Review by Yasin Lago
Directed by Alexandre Aja
Written by Keith Bunin, Adapted from the novel by Joe Hill
Starring Daniel Radcliffe, Max Minghella, Juno Temple, Kelli Garner, Joe Anderson, James Remar, Kathleen Quinlan, David Morse, Heather Graham
Rated R | 123 Minutes
Release Date: Oct 31, 2014 (Limited)
The title of the latest project by Alexandre Aja, Horns, would have you focus on a couple of appendages growing out of a young man’s head. As it turns out, that is the least of his problems. His physical setback is nothing compared to the mental and emotional toll he’ll take before his world (and reality) completely unravels. As circumstances change, our lead goes from being in a dark place to a literal and figurative descent into Hell.
When we come upon Ig Perrish (Daniel Radcliffe), life for him has begun to take a very intense turn. His beloved (by everyone) and loved girlfriend and soul mate, played as an ethereal forest nymph-next-door by Juno Temple, has been brutally murdered. Ig is implicated in this and is quickly judged by the entire community as the culprit (with no help from waitress/eyewitness Heather Graham). Now town pariah, he begins to settle into this half self-imposed exiled Limbo for lowlifes when”¦things”¦change.
He awakens one ordinary morning with hard ridges protruding from his forehead. Immediately spooked, Ig runs to the doctor hoping for some explanation to his latest plight, as he notices some particularly strange behavior from everyone he comes into contact with. Behavior to where hidden inhibitions are thrown out of the proverbial window. Even that inner voice never spoken aloud, is vomiting confessions that arguably shouldn’t even be thought. What’s worse, confessors act on their revelations with a new found freedom that both liberates and horrifies at the same time.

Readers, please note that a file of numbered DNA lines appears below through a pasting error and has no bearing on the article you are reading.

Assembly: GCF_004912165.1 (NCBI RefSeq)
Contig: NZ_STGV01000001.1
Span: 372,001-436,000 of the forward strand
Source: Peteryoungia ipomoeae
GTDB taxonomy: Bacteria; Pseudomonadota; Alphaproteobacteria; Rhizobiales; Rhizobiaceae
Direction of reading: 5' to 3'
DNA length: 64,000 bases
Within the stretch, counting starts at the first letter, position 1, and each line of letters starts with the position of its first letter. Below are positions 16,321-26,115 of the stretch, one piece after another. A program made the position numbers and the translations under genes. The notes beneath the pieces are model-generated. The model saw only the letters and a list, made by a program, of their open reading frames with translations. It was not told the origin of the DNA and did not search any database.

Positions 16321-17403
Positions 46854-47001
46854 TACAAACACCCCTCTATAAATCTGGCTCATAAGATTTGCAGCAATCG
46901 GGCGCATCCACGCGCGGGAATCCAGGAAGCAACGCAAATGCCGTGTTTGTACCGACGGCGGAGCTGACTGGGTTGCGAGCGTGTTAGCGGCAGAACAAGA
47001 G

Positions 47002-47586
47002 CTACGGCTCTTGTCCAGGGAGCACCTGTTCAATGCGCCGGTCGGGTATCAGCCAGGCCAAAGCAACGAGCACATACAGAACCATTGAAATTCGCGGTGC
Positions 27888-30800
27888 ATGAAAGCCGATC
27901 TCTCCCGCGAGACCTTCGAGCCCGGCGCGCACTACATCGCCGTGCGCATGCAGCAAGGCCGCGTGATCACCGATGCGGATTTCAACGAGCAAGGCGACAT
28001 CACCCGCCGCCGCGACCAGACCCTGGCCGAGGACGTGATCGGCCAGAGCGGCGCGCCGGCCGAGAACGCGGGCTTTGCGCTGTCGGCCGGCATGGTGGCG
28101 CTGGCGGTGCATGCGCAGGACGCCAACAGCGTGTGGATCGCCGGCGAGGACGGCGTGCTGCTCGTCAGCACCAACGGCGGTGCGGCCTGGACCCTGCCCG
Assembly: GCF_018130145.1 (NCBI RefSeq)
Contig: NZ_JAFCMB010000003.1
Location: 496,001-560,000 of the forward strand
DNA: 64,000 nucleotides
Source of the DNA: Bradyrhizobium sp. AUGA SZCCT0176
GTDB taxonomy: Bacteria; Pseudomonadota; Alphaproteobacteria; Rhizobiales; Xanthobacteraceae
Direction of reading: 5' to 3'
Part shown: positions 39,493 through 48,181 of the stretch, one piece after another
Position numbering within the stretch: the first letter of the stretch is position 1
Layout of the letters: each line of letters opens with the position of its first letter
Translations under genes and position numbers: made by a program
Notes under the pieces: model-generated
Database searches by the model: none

This story was crafted (screenplay by Keith Bunin) from the novel by Joe Hill. Some may remember his acting debut as young comic reader Billy who orders a voodoo doll from the back-pages to exact revenge on dad in a little movie called Creepshow. Now he’s the author of novels Heart Shaped Box and NOS4A2, as well as the short story collection 20th Century Ghosts. Hopefully these will be future film projects, too. As evidence here, he is a great storyteller almost on par with genre peer, casting agent, and father, Stephen King.
Yes, you can see some influence from his poppa in Horns. A little Needful Things, a little Stand By Me; but Hill’s point of view comes shining through, his voice loud and clear. More dark fantasy than horror, this story comes off Neil Gaiman-like rather than King. Hill’s take on good and evil, while using particular supernatural references to stir the imagination, isn’t so clear-cut black and white. The choices we make every day are the same choices we make when it’s vital, difficult, and necessary. The big decisions, when life asks to pick a path at a crossroads. It’s here Hill shows that monsters are really scary, but in the end it is man who is ultimately angel or devil (or, sometimes, both) in every move made. Potentially, man is the worst monster of them all.
Credit should definitely be given to Radcliffe, who could have just done an American version of Harry Potter. He never winks at the idea or us. Whatever you think in the beginning, you won’t see Harry in the end. Even with snakes crawling all over the place, the connection is severed as Ig is played with an eerie calmness like he expects this life change to come.
Credit must also be extended to a great supporting cast, including James Remar, David Morse, the aforementioned Graham, and Kathleen Quinlan as Ig’s mother, whose cringe-worthy soliloquy is downright soul-crushing (pun intended). I look forward to seeing new work from everyone here, director Aja as well. But most especially Hill, who I hope has endless tricks up those sleeves; tricks that treat, of course.